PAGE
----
Indian Status: 5 more things you need to know

Is a status card like a credit card or a free pass for everything in Canada? Let’s clear up some myths around status cards — as simply as possible.

Dispelling commonly held myths around First Nations and status cards

A First Nations status card inserted into a debit machine.
Although a status card allows "registered Indians" access to some benefits, it's not a credit card and it's not a free pass. (Wawmeesh Hamilton)

A status card is government ID that identifies someone as a "status Indian" as defined by the federal Indian Act.

Although a status card allows "registered Indians" access to some benefits, it's not a credit card and it's not a free pass.

Let's clear up some myths around status cards — as simply as possible.

Not all Aboriginal Peoples are status card-carrying 'Indians'

The Indian Status card is not a credit card. (Indigenous Services Canada)
Not all indigenous people in Canada are eligible for a status card. The Inuit and Métis do not have status cards because they are not an "Indian" as defined by the Indian Act — at least not yet.

In the case of Daniels v. Canada, the Federal Court recognized them as "Indians" under the Constitution. The federal government appealed that ruling.

In 2014, the Federal Court of Appeal upheld part of the decision. It ruled that while Métis should remain "Indians" under the Constitution, extending that recognition to "non-status Indians" should be done on a case-by-case basis since it is a separate issue. The case is now before the Supreme Court.

There are "Indians" who don't qualify for a status card but are still indigenous to this country. The government just doesn't recognize the lineage to their family lines. However, their home communities, called "bands," recognize them as members.

Let's just say that if you are a card-carrying "status Indian" and you have a child with a non-status person. Your child would still have status.

However, if that child went on to have a child with a non-status person, their children may not be eligible for a status card. This is just one example of the complicated process of how the government has decided who is and isn't eligible for status.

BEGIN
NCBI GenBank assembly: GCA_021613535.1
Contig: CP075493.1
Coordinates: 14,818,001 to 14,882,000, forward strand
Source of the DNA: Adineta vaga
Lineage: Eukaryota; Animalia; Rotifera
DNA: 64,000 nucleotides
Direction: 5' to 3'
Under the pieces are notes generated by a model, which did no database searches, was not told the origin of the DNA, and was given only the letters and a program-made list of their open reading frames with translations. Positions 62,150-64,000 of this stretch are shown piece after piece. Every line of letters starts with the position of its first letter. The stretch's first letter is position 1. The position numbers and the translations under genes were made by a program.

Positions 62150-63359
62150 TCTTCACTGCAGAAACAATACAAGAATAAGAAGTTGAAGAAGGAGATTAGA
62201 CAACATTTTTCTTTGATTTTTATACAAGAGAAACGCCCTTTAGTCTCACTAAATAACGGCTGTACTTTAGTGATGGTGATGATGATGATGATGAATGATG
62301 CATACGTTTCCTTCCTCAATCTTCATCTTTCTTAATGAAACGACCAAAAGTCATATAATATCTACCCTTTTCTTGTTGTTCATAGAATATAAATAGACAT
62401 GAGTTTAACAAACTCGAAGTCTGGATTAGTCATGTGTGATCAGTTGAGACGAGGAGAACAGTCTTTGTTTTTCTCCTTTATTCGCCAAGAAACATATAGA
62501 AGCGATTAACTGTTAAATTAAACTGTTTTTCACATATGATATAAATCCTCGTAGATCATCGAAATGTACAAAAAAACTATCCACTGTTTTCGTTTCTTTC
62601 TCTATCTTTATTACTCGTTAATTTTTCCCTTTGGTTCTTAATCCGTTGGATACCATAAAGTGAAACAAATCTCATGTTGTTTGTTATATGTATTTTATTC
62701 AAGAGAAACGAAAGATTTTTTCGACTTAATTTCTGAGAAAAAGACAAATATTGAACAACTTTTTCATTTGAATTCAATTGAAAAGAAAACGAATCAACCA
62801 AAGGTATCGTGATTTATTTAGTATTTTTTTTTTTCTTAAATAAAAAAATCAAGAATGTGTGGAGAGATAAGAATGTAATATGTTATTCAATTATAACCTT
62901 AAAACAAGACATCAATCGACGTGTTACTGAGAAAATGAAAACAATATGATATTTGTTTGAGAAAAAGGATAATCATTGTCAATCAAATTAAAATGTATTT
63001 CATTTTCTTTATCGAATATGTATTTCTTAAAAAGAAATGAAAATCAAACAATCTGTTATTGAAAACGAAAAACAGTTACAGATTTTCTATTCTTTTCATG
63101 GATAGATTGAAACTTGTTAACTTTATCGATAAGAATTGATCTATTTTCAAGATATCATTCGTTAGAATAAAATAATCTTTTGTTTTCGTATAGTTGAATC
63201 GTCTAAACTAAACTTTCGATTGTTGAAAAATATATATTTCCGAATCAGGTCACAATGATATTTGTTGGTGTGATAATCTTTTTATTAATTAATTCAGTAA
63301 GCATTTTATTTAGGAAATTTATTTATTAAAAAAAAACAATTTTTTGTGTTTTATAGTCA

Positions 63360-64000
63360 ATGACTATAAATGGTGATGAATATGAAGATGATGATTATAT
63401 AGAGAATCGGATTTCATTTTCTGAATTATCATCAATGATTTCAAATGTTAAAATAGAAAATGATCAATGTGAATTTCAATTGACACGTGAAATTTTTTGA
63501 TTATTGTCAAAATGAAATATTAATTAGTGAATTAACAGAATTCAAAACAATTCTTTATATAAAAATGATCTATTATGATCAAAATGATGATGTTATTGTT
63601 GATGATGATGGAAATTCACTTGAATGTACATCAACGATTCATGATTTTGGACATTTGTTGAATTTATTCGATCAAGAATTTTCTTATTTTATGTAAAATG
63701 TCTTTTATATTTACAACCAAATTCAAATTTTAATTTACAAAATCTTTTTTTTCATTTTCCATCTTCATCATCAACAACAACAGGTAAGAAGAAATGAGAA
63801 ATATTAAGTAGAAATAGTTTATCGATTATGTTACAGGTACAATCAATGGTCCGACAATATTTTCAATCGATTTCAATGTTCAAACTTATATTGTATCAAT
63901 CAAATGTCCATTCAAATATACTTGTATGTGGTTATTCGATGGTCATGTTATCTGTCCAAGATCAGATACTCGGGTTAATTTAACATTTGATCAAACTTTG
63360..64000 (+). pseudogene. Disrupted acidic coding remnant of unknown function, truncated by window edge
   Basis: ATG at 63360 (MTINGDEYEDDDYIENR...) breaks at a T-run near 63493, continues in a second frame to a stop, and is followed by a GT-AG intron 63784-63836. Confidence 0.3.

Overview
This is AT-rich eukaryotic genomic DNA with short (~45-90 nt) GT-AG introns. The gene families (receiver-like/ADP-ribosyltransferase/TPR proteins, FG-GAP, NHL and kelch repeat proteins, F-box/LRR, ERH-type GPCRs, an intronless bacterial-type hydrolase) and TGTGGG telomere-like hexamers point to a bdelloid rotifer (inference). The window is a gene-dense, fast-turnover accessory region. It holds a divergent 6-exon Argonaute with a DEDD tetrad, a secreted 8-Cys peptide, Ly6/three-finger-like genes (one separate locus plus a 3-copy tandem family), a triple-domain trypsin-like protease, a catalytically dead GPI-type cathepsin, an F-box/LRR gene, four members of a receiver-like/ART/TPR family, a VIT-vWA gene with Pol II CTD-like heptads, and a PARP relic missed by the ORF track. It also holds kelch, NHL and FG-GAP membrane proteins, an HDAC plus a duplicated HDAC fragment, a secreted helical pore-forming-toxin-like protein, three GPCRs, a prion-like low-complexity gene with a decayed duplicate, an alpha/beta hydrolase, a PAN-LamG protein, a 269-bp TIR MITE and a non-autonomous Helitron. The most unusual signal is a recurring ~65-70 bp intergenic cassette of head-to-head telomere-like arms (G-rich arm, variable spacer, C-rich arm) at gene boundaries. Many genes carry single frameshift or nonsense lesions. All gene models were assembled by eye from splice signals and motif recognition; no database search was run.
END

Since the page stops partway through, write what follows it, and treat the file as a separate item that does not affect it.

P.S.: Even though a status card is official government ID, we still are not allowed to use it as ID to vote in elections.

It's an income tax free-for-all

This one drives a lot of indigenous people crazy. Yes, some of us don't pay income taxes. (I'm not one of them, unfortunately.) In order to benefit from this, you have to live and work on reserve.

There is one exception where "status Indians" are tax-exempt on the income they've earned while living off reserve. They have to work at a registered First Nations government organization; that organization has to have its head office on reserve land, which can be an urban reserve. The organization's main objective has to be the "social, cultural, educational or economic development of Indians who for the most part live on reserves. If the duties of employment are in connection with non-commercial activities carried out exclusively for the benefit of Indians who for the most part live on reserves," according to a Law Now article

We pay GST, PST and the HST. Except when we present our status card to on-reserve gas stations. Except when goods are purchased and delivered on-reserve. Except when we purchase cigarette and tobacco products on-reserve. Except in Ontario, where we are exempt from paying the PST portion of the HST. Then we are tax-exempt. There may be a few other examples, but these are the biggies.

What about all that free stuff?

No, we don't get free houses, free braces, free gas (despite what Justin Bieber so famously stated in a Rolling Stone interview), free trucks or free money when we turn 18. We also don't get free Slurpees. (Yes, someone out there actually believes that.)

We also don't all get free university.

The whole "free university" debate is a contentious one. I use the word "debate" because it is an ongoing myth that we keep needing to correct.

Each band gets a certain amount of money each year for post-secondary education. It doesn't equate into enough for everyone who wants to attend. Also, you can't just show up at the band office, asking for funding.

There are hoops, people! And grade point averages to maintain. Also, you have to reapply every year. There is no guarantee that you will get funding from year to year. This isn't whining. This is a fact.

Your status card is like a passport, right?

"So what you're telling me is you'd be a real Canadian?!"

This has actually been said to a friend of mine. The person quoted believed that if people live on a reserve that they are not Canadians. But we are real Canadians, arguably the First Canadians.

Did you know "status Indians" actually need a Canadian passport in order to fly out of the country?

However, we are still allowed to drive over the border with a status card.

The sky's the limit for health care

Actually, there is a ceiling for what is covered and what isn't. Each year, that health care coverage gets more and more limited as to what Aboriginal Affairs will cover for prescription medicines, dental care, eye care and medical devices.

We can't flash a status card and get a golden crown placed on a molar. We can't flash a status card and get the latest Prada lenses.

Unlike the American Express credit card, membership doesn't have its privileges. At least, it doesn't have the privileges the myths would have you believe.


Kim Wheeler is an Anishinabe/Mohawk. She is a writer and an award-winning producer living in Winnipeg. Her work on the CBC radio series ReVision Quest garnered a New York Festival silver medal and two ImagineNative awards. Wheeler currently works as an associate producer for the CBC Aboriginal Digital Unit and Unreserved on CBC Radio One.